Rhubarb Jam, Books and WWII

On Thursday, my sis and I made a batch of rhubarb strawberry freezer jam. I’ve never been very successful at this, but decided to try again, since our rhubarb crop gives me no excuse not to. And my husband loves this stuff.

Having a mentor helped–thanks, Wendi–because the process seems to have worked. Four jars of this bright red confection now rest in our freezer.

So today I’m making another batch. You cut 5 cups of fruit, cover it with 4 cups of sugar and let it sit until the sugar dissolves.

I suppose there’s a great chemical explanation for how this works, but it’s fun to watch. When you check about ten minutes later, the sugar has turned to juice.

After about ten more minutes, the substance gets even juicier, and that’s when you bring the gooey mixture to a boil while WATCHING CONSTANTLY…that’s the tough part for me…

Then you remove the pan from the heat, stir in a small package of dry strawberry jello, and pour into clean jars.

That’s it! Almost too easy to take credit for–but somebody had to do the cutting, stirring, and pouring, right? My husband will enjoy this on his toast or muffins for months to come–a sign of true love, when you’re willing to make something you’d never eat for someone who delights in it. (If you think that because I’m gluten and sugar free, my husband must suffer.) LOL–not so much! (:

So here’s a picture finished product, on this Saturday of Memorial Day Weekend.

Gives a sense of satisfaction not so different from what I experience when completing a writing project. There’s a lot of picking, cutting and writing and going back to check, stirring, waiting again, adding and deleting, sharing with other readers who leave comments, and then going back through to check again…and again.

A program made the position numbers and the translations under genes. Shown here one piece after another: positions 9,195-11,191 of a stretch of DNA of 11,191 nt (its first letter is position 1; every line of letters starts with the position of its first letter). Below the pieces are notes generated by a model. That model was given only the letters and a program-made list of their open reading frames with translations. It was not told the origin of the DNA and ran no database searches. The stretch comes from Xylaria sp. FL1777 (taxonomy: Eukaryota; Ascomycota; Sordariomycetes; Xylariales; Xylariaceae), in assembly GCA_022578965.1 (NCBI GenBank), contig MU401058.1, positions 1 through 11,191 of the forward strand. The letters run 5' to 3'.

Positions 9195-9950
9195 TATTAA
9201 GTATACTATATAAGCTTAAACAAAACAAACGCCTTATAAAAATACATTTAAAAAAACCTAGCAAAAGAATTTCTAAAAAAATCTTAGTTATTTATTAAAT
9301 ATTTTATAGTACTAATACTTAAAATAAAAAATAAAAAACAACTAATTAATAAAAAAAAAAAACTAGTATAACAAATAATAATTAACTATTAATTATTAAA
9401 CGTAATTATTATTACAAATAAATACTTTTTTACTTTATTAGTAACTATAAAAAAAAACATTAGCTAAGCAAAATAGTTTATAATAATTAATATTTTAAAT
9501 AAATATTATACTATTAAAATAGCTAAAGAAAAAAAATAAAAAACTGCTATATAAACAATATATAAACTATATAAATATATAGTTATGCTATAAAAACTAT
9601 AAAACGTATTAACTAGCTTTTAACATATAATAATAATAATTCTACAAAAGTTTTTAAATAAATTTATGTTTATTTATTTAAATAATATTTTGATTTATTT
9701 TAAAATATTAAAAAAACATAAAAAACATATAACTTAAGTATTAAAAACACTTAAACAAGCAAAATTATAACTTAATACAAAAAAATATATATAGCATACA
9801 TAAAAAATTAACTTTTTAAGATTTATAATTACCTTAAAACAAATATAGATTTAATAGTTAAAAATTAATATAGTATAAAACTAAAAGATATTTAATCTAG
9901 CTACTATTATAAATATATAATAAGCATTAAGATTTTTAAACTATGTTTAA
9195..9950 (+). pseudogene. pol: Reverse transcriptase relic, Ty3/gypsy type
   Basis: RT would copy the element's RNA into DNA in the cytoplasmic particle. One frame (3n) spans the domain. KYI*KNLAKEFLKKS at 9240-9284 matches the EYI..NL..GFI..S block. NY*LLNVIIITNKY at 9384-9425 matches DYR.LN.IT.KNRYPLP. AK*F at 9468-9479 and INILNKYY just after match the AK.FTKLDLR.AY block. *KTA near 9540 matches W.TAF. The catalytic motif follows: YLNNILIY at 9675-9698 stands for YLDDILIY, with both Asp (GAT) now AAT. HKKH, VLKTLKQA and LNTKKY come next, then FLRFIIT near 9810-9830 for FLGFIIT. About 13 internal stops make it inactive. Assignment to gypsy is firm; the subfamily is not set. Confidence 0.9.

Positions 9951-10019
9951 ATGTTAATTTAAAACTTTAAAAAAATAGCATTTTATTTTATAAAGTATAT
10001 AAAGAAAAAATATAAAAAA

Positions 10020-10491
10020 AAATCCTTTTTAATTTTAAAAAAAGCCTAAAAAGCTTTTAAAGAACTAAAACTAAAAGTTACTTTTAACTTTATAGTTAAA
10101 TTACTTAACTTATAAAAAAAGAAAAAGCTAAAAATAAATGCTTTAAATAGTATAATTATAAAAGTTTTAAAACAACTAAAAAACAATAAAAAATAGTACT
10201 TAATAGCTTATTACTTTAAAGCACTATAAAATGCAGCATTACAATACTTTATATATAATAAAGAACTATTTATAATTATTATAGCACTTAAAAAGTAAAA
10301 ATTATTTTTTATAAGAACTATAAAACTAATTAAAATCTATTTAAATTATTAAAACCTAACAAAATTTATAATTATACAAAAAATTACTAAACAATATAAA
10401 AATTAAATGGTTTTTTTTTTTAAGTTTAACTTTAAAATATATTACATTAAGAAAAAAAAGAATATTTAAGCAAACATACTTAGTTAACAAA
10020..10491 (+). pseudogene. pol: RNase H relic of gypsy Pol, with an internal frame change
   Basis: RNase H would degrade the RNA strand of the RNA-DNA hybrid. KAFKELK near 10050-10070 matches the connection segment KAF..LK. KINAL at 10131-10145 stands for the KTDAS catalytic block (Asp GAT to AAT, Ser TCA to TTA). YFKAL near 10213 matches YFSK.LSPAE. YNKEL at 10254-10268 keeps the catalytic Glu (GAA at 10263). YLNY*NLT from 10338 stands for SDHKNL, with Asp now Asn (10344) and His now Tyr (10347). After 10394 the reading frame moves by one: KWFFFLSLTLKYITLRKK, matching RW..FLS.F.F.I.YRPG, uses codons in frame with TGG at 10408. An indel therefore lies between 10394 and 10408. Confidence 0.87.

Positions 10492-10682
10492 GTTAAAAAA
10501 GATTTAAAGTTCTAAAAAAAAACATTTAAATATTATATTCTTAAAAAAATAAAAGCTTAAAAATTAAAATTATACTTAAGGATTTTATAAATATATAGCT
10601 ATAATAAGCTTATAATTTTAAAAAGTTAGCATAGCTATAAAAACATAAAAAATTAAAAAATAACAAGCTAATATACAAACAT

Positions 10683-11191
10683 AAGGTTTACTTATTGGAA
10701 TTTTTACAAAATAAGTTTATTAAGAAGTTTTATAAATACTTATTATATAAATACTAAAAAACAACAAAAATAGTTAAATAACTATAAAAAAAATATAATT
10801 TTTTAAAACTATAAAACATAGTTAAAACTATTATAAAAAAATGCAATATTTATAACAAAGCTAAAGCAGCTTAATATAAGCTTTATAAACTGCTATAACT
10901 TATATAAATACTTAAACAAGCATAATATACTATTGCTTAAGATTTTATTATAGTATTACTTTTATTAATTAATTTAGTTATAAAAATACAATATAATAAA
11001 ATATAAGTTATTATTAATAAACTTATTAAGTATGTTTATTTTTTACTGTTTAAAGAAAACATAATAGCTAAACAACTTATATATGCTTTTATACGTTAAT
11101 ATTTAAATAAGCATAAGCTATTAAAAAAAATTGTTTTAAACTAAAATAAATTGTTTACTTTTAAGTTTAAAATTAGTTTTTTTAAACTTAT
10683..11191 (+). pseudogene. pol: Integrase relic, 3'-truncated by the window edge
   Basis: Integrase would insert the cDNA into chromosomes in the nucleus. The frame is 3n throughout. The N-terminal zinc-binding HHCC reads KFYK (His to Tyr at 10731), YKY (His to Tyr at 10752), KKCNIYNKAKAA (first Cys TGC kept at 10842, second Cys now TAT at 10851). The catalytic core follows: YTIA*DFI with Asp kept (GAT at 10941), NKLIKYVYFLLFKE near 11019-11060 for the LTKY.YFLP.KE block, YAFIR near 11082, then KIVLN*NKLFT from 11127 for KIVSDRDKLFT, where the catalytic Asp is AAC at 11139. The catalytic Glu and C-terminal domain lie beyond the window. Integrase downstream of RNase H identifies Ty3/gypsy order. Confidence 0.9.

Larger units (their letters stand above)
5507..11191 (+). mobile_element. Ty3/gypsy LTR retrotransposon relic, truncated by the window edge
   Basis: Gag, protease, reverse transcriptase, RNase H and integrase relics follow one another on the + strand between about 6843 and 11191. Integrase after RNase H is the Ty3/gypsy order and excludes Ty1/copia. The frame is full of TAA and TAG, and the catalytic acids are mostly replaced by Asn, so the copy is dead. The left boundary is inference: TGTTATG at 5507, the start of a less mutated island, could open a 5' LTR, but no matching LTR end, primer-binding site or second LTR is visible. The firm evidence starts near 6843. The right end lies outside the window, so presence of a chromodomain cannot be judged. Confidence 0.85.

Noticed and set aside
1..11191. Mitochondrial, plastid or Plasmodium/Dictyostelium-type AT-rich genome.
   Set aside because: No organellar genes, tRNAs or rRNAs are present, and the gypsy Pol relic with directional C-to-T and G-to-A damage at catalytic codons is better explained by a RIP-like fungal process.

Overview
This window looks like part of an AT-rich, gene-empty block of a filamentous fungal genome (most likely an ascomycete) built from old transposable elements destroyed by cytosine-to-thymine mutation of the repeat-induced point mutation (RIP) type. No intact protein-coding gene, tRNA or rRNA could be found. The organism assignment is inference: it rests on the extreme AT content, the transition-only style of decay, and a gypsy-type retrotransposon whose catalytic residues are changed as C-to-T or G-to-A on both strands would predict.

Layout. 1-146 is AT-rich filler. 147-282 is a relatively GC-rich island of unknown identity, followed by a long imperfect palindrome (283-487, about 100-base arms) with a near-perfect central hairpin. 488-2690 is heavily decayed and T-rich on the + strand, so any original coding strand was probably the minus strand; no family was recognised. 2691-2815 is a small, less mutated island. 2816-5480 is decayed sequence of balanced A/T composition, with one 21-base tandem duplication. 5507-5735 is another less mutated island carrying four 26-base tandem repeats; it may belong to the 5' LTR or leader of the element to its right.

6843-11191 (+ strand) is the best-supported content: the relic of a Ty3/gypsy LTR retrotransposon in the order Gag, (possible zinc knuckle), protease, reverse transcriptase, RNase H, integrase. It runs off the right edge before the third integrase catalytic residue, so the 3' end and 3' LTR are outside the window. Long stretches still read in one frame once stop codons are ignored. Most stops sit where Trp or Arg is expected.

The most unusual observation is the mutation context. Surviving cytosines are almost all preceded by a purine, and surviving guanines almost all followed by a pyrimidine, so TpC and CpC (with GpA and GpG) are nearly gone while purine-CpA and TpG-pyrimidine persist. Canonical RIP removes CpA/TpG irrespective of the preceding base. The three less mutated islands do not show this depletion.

But it’s wonderful to have the finished product in your ( or your husband’s) hands.

In a few weeks, WordCrafts Press will release the result of my collaboration with author Cleo Lampos. The title: The Food That Held The World Together, tells the tale. This non-fiction book was fun to research–we learned a lot about World War II, and working together doubled the delight.

It’s amazing how important FOOD was during those years. Rationed, planted in victory gardens, pined for by hungry troops, and denied Allied prisoners of war… Food became the star in many soldier’s dreams.

Food’s vital role in the war years will stand front and center in this book.. And by the way, back then, if you wanted to make jam, you’d have to seal and process it, because the majority of homes boasted no freezer yet.

May your Memorial Day this year integrate gratitude, memories and present joys.

6 thoughts on “Rhubarb Jam, Books and WWII

  1. I once made a strawberry-rhubarb pie, and it was nothing to brag about. Maybe I can do better with the strawberry-rhubarb freezer jam. Thanks for sharing, Gail! I’m looking forward to your new book also!

  2. I used to love eating raw rhubarb as a little boy. I bet this is some kind of a special treat indeed for Mr. Kittleson. Thanks for sharing; and looking forward to your next book release.

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